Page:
It is well known that diabetes affects erectile function. Diabetes causes changes to the endothelium and penile vascular system.
What is lesser known is that men with type 2 diabetes also have higher prevalence of testosterone deficiency and a higher mortality rate. In fact, testosterone deficiency in men precedes the development of insulin resistance and diabetes. Low levels of testosterone in men can lead to lower libido and poor erectile function.
A six-year study conducted in the UK on 518 men demonstrated a bidirectional relationship between obesity, metabolic syndrome, diabetes, insulin resistance, and testosterone deficiency. The study also found that testosterone replacement therapy could delay or prevent many of these conditions.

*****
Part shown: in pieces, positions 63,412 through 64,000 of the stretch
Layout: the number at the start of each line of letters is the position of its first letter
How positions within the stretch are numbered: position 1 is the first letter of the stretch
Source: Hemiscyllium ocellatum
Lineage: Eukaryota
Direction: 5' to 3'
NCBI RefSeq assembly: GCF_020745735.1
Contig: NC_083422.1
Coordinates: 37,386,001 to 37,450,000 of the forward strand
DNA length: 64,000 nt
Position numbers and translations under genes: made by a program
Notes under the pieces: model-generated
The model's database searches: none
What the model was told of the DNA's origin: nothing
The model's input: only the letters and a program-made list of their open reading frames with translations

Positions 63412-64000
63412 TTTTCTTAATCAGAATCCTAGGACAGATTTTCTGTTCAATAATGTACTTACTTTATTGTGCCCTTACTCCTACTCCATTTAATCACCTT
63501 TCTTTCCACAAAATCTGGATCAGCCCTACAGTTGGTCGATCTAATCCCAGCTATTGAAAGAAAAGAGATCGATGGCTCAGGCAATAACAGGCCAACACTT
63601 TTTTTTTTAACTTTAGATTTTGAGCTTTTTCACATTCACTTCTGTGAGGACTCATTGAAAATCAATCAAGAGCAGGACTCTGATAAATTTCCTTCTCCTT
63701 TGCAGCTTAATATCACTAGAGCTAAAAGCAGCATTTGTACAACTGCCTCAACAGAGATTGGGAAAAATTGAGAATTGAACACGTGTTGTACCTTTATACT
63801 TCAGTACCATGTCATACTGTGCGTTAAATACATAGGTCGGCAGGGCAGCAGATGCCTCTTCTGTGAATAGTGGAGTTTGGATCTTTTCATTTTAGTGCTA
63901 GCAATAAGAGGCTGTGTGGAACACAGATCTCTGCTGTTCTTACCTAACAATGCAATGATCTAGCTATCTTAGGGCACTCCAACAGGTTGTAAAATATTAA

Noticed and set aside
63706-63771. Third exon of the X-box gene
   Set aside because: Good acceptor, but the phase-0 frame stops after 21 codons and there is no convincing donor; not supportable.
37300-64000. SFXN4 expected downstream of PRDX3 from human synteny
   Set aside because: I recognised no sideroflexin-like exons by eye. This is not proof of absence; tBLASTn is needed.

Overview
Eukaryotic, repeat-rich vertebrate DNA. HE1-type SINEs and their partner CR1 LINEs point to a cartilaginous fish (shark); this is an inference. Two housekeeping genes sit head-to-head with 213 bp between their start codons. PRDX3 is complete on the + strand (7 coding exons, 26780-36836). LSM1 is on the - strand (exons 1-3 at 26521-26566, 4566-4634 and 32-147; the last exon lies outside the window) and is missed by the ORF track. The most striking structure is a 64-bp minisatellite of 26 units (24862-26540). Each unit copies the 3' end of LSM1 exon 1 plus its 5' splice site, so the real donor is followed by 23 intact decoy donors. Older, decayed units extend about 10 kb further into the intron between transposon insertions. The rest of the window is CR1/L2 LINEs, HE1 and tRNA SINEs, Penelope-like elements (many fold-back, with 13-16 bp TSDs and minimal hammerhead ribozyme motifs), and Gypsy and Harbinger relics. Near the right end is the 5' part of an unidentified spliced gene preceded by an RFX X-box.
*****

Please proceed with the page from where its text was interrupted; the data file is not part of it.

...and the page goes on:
There is other data supporting a direct role of testosterone in insulin sensitivity. In one study, men who had lower than average testosterone levels were taken off testosterone replacement therapy. After two weeks, these men showed an increase in insulin sensitivity without apparent changes in body composition. This suggests that sex steroids have a direct effect in modulating insulin sensitivity, which also affects erectile function. Other studies have demonstrated the interplay between insulin sensitivity, triglycerides, and sex steroids. The effects of testosterone is immediate and not due to weight gain or increased obesity.
If you have type 2 diabetes, the next time you see your physician ask about your testosterone levels to find out if testosterone replacement therapy is right for you.